Believe it or not, a snail's shell is actually a part of its body. The snail is attached to its shell, and so it cannot ever "leave" or "take off" its shell. (Turtles and their shells are the same way.).
Tiny baby snails are actually born with their shells, although the shell is delicate and not very strong yet. Baby snails need lots of calcium to help them strengthen their shell, and so the first thing they eat upon being born is actually the calcium-rich shell they emerged from!
As a snail grows, its shell grows with it. Have you ever looked up close at a snail's shell and noticed the way it has coils and rings? New coils are added as the snail and its shell get bigger. Because of this, counting the rings helps scientists know the age of a snail!
Having a shell is helpful to snails. A snail's body is very fragile, but their hard shell offers them stronger protection from birds who may want a snack, or sneakers that might not see the snail crossing the sidewalk! Snails can also retreat into their shells to avoid heat and sun that might threaten to dry out their moist bodies. Plus, snails are known for being pretty slow, so running away from danger wouldn't be very easy. Instead, snails can curl up into their shells and hide!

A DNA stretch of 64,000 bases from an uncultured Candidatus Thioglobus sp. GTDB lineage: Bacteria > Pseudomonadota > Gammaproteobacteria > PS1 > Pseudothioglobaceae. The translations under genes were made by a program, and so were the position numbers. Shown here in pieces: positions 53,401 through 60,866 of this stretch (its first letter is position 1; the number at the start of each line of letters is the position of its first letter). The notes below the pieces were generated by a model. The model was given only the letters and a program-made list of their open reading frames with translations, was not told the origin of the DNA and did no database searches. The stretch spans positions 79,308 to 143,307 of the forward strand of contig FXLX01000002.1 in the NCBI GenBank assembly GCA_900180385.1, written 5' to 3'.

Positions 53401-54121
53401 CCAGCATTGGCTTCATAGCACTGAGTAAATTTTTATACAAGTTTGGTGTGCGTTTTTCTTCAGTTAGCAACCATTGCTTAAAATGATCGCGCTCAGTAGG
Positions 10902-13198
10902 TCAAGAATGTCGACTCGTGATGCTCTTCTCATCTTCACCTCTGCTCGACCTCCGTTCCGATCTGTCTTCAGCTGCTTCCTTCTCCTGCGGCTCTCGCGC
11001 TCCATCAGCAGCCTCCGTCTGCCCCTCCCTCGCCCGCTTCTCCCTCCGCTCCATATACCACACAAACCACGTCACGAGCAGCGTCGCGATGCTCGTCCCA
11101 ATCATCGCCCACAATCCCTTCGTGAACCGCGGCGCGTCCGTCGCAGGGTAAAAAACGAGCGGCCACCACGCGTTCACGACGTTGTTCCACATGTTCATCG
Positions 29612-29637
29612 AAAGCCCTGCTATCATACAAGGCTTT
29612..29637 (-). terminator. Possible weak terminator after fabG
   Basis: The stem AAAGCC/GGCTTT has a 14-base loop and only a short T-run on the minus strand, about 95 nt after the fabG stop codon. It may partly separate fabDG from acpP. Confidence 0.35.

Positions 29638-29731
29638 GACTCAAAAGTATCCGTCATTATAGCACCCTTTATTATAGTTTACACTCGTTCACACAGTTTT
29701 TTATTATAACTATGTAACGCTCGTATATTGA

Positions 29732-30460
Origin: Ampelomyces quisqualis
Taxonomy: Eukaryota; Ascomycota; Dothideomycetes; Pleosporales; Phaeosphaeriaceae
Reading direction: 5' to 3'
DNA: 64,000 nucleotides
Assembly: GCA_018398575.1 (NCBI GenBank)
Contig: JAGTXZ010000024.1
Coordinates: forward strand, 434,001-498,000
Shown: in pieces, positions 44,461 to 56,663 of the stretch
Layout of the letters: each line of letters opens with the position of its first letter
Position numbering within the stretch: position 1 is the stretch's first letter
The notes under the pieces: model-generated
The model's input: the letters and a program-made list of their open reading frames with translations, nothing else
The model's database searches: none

Here are some other interesting things about snails that you might not know yet! In order to help them slither along, snails give off a wet, sticky substance to make sliding along the ground a slightly smoother experience! Have you ever seen some "snail goo" on the sidewalk or in your garden??
Snails are among some of the oldest creatures on Earth. They've been squirming around on our planet for millions and millions of years!!Did you know that lots of people actually cook and eat certain kinds of snails? One place where this is particularly popular is France. If you ever see escargot on a menu, that means snails!